Mixing lime drinks and sun could give you margarita dermatitis, doctor says
HOUSTON – Adding a slice of lime to a drink is almost essential to margaritas and Coronas but there's one big health problem you're exposing yourself to.
"Margarita dermatitis refers to the fact that when people are exposed to lime juice along with sun exposure, it can cause a reaction," said Dr. Rajani Katta. a professor of dermatology at Baylor College of Medicine.
The condition can be burning, inflammatory and leave dark spots for months. Usually it goes away, so Katta says she only treats a few patients, but knows it's happening frequently.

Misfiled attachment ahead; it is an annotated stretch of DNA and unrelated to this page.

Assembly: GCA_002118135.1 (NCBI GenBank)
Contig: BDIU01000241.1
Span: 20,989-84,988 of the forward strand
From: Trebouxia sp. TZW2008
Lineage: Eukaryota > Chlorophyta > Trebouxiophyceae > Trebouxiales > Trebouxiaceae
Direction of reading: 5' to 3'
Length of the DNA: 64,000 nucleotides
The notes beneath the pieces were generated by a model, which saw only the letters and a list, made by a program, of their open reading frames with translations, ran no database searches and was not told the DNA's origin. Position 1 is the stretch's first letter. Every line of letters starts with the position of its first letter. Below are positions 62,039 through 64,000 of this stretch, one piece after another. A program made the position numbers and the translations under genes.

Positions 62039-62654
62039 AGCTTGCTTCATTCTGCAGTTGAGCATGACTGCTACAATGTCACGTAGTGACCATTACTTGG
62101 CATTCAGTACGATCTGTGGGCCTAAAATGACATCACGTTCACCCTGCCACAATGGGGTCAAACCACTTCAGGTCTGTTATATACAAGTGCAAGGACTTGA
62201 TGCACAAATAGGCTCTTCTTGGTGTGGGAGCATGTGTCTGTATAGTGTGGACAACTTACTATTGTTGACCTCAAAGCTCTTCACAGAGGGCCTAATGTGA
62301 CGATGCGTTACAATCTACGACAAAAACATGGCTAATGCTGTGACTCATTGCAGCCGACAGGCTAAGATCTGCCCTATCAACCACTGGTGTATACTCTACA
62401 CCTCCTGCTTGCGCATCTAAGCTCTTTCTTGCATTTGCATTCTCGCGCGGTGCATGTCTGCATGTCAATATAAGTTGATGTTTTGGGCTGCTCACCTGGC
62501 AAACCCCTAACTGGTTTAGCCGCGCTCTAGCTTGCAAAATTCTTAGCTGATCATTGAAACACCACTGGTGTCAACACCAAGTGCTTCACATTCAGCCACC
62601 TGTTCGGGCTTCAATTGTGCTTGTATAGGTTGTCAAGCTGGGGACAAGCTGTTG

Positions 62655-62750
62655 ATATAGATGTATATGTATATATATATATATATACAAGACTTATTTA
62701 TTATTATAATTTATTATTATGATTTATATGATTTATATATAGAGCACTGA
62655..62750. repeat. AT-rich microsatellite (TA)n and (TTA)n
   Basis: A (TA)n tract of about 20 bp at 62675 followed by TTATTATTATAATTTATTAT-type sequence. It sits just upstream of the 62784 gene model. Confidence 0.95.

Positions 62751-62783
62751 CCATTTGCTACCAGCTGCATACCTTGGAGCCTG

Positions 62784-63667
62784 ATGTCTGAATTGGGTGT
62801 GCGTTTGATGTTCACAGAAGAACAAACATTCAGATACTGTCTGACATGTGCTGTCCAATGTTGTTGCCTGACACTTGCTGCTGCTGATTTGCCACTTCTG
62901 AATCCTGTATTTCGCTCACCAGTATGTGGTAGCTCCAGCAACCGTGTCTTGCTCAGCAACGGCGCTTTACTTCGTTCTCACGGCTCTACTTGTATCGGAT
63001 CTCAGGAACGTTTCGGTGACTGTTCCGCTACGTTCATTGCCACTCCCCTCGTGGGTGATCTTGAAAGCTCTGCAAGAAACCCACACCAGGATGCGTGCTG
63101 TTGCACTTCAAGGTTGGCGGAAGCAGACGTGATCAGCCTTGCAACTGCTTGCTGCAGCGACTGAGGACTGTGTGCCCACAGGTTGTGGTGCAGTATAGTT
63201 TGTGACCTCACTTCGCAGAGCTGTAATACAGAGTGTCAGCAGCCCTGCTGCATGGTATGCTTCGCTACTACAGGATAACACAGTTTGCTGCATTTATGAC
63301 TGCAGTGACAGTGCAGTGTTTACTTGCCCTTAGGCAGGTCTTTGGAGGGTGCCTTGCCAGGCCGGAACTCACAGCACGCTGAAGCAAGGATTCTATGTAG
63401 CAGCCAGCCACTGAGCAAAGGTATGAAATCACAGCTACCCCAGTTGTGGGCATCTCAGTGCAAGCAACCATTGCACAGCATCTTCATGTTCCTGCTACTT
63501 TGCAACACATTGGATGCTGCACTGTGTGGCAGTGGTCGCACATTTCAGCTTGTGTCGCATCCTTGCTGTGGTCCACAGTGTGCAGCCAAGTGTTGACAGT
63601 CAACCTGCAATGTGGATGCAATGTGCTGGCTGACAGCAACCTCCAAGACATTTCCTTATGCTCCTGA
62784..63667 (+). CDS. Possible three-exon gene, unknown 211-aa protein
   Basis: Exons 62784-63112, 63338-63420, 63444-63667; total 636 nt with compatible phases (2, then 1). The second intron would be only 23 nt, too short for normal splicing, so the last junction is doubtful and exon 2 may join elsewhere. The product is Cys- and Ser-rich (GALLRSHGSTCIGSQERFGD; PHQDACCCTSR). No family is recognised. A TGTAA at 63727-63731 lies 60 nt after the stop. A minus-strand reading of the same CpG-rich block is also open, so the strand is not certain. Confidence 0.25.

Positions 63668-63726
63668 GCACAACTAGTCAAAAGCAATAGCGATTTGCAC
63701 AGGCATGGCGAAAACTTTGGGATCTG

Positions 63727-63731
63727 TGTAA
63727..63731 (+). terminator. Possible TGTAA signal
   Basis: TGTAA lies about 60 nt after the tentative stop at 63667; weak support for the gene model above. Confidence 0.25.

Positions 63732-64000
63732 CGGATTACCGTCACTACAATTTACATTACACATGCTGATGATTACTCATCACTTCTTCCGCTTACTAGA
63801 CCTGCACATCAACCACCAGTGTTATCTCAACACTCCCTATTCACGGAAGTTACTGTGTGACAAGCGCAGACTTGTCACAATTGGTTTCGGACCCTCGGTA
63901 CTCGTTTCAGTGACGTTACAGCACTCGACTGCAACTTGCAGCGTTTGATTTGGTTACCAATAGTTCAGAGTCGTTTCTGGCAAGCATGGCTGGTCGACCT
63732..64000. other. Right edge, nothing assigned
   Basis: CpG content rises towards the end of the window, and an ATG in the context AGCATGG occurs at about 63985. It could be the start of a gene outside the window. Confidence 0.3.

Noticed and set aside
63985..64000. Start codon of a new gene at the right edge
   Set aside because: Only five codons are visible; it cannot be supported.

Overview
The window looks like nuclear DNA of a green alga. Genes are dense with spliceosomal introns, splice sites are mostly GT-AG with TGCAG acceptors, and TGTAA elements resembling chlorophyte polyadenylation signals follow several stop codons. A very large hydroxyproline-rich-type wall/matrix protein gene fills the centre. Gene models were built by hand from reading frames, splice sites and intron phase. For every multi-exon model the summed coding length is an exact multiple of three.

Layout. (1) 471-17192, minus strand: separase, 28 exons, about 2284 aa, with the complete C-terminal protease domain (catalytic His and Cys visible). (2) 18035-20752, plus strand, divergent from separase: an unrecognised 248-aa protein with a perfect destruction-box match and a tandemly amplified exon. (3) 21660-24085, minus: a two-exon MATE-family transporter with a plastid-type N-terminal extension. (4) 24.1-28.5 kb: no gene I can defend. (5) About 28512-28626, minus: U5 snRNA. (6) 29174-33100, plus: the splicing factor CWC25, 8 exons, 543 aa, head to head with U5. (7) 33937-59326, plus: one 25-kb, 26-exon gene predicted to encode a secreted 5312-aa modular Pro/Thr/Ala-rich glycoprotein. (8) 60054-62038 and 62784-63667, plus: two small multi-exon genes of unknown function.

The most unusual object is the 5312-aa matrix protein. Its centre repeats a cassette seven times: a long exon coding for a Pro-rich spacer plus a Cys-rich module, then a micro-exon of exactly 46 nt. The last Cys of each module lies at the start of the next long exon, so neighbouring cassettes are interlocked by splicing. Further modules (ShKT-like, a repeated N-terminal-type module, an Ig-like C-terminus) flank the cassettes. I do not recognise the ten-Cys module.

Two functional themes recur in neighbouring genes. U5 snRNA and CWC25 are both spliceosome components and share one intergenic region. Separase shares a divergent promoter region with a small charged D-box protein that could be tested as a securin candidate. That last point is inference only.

"So if you have a wedge of lime in your margarita and you get some of that on your skin, you could have an issue. What's also an issue is when people are chopping limes, and this is something I've seen from several patients, people are outdoors preparing food or marinade at a picnic and as you're chopping limes they may get that juice on their skin and that may trigger a reaction," Katta said.
While the compound that burns your skin is strongest in limes, there are other citrus fruits that contain the same thing.
"Limes tend to have a higher concentration of this particular plant compound called furocoumarins, so oranges tend to have less but they still might have some," Katta said.
Katta says treatment is similar to treating a poison ivy rash: Cool compresses and hydrocortisone creams should do it, but preventative action is best. Be aware of what plant products you come in contact with and wash the area thoroughly before going out in the sun.
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